NEW YORK, Nov 5 (IFR) - Abbott's new pharmaceuticals business AbbVie Inc completed the biggest ever dollar-denominated debt issue in the US high-grade market on Monday, raising $14.7 billion in a six-part deal.
AbbVie, which will house Abbott's proprietary pharmaceuticals business as part of the company's plan to split into two, sold notes with maturities ranging from three years to 30 years.
The "old" Abbott will focus on the company's medical devices, diagnostics and nutritional product businesses.
The deal came on a record day for dollar volume, with issuers selling a staggering $22.1 billion of debt on the eve of one of the tightest presidential elections in memory.
"With a deal of this size they could not afford to wait until after the election to get it done," said an investment-grade corporate credit strategist who has covered the Abbott spinoff.
"Whichever way the election goes it will have an effect on spreads, and Abbott couldn't afford to take a punt on the market changing."
Barclays, Bank of America Merrill Lynch, JP Morgan, Morgan Stanley, BNP Paribas and Societe Generale were active bookrunners on the Baa1/A rated deal.
Demand from investors was exceptionally strong, with book size heard as high as $47 billion.
"We're not too surprised to read that demand is high," said Carol Levenson, credit strategist at Gimme Credit.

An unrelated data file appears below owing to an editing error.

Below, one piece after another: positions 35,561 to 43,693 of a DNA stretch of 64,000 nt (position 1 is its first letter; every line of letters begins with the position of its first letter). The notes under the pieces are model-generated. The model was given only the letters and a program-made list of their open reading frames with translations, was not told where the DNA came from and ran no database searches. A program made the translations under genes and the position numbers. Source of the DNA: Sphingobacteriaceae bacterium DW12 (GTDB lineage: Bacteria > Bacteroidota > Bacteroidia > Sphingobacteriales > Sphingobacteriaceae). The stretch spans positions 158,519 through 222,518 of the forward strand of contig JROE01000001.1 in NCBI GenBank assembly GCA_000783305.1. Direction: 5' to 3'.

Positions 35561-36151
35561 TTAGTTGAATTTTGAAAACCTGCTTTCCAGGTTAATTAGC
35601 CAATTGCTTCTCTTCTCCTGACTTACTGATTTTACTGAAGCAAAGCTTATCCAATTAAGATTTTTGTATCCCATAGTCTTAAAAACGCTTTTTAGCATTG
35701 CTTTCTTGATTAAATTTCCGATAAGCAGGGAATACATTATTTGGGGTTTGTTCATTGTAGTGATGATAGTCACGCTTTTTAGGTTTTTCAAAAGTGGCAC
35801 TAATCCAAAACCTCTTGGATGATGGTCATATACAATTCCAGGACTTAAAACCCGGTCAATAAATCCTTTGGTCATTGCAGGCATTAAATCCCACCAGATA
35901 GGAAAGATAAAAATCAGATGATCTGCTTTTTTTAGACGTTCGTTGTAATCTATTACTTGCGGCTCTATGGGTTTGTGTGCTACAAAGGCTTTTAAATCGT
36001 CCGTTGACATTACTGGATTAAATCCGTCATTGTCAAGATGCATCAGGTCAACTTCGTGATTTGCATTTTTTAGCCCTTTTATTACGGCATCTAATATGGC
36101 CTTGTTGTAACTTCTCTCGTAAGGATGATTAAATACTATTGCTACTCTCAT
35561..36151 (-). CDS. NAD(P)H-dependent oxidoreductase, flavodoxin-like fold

"This deal was expected and provides a relatively rare opportunity to purchase a triple 'B' big pharma name."
Proceeds of the sale will be used to make a cash distribution to Abbott, as provided by the terms of the separation agreement, pay related fees and expenses, and for general corporate purposes.
Abbott last week said it had commenced a cash tender offering for $7.7 billion in outstanding notes.
The previous record for a pure US dollar-denominated deal was held by two other pharmaceuticals companies, according to Thomson Reuters/IFR data: Roche , which sold a $13.5 billion five-part deal in February 2009, and Pfizer Inc , which issued a $13.5 billion four-part deal in March 2009.
The Roche deal included a $3 billion one-year floater, which is too short a maturity to be counted toward the total.
GE Capital is in second position with an $11 billion three-part deal from March 2002, followed by WorldCom's $10.1 billion three-part deal from May 2001.
The AbbVie deal also eclipses the $9.8 billion four-part deal brought by United Technologies in May 2012, which until Monday had been the biggest deal of the year.
AbbVie sold $3.5 billion of three-year fixed-rated notes at Treasuries plus 85 basis points (bp), tighter than its launch price guidance of Treasuries plus 90 basis points area.
It sold $500 million of three-year floating-rate notes at Libor plus 76bp, in line with guidance.
The company also sold $4 billion of five-year notes at Treasuries plus 110bp, $1 billion of six-year notes at Treasuries plus 140bp, $3.1 billion of 10-year notes at Treasuries plus 130bp and $2.6 billion of 30-year notes at Treasuries plus 160bp.
(Reporting By Christopher Reich and Andrea Johnson; Editing by Ciara Linnane and Marc Carnegie)